The HIV care cascade in sub-Saharan Africa: systematic review of published criteria and definitions

International epidemiology Databases to Evaluate AIDS in Southern Africa

Research output: Contribution to journalReview article (Academic Journal)peer-review

Abstract

INTRODUCTION: The HIV care cascade examines the attrition of people living with HIV from diagnosis to the use of antiretroviral therapy (ART) and suppression of viral replication. We reviewed the literature from sub-Saharan Africa to assess the definitions used for the different steps in the HIV care cascade.

METHODS: We searched PubMed, Embase and CINAHL for articles published from January 2004 to December 2020. Longitudinal and cross-sectional studies were included if they reported on at least one step of the UNAIDS 90-90-90 cascade or two steps of an extended 7-step cascade. A step was clearly defined if authors reported definitions for numerator and denominator, including the description of the eligible population and methods of assessment or measurement. The review protocol has been published and registered in Prospero.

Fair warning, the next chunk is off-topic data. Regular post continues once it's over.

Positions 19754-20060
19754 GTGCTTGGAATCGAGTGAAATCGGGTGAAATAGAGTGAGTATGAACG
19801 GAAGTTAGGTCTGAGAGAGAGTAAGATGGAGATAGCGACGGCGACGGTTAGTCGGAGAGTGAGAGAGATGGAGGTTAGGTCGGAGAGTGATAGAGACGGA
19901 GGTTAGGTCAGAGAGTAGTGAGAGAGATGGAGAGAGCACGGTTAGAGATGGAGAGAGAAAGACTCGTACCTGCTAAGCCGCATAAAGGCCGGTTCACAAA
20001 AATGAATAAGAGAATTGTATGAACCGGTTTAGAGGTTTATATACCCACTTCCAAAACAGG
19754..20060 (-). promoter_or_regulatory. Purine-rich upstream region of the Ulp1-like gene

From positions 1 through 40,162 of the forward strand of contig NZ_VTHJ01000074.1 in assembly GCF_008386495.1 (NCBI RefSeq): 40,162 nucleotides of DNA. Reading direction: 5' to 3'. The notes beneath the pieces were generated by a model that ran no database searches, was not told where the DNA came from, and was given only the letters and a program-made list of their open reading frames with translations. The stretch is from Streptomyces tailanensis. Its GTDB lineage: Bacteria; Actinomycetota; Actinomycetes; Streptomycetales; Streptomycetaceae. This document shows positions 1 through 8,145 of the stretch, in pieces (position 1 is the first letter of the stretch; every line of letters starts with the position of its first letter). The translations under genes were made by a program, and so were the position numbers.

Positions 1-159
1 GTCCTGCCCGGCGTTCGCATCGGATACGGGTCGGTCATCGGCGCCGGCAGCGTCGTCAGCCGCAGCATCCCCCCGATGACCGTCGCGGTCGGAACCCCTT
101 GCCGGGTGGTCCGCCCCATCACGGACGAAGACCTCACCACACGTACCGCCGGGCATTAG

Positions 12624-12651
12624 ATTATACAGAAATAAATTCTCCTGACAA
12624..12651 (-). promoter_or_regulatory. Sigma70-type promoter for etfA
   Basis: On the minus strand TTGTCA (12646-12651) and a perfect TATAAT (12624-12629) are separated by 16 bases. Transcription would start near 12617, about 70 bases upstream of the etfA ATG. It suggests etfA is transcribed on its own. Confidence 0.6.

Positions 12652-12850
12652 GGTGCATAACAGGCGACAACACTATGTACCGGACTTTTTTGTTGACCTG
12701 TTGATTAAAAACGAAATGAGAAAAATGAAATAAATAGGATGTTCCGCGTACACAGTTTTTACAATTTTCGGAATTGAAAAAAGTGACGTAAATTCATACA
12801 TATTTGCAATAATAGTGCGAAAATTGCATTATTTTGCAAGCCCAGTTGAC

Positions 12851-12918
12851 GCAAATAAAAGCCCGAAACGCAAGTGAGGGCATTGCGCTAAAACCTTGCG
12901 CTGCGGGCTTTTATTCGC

RESULTS AND DISCUSSION: Overall, 3364 articles were screened, and 82 studies from 19 countries met the inclusion criteria. Most studies were from Southern (38 studies, 34 from South Africa) and East Africa (29 studies). Fifty-eight studies (71.6%) were longitudinal, with a median follow-up of three years. The medium number of steps covered out of 7 steps was 3 (interquartile range [IQR] 2 to 4); the median year of publication was 2015 (IQR 2013 to 2019). The number of different definitions for the numerators ranged from four definitions (for step "People living with HIV") to 21 (step "Viral suppression"). For the denominators, it ranged from three definitions ("Diagnosed and aware of HIV status") to 14 ("Viral suppression"). Only 12 studies assessed all three of the 90-90-90 steps. Most studies used longitudinal data, but denominator-denominator or denominator-numerator linkages over several steps were rare. Also, cascade data are lacking for many countries. Our review covers the academic literature but did not consider other data, such as government reports on the HIV care cascade. Also, it did not examine disengagement and reengagement in care.

CONCLUSIONS: The proportions of patients retained at each step of the HIV care cascade cannot be compared between studies, countries and time periods, nor meta-analysed, due to the many different definitions used for numerators and denominators. There is a need for standardization of methods and definitions.

Original languageEnglish
Article numbere25761
Number of pages14
JournalJournal of the International AIDS Society
Volume24
Issue number7
DOIs
Publication statusPublished - 22 Jul 2021

Bibliographical note

Funding Information: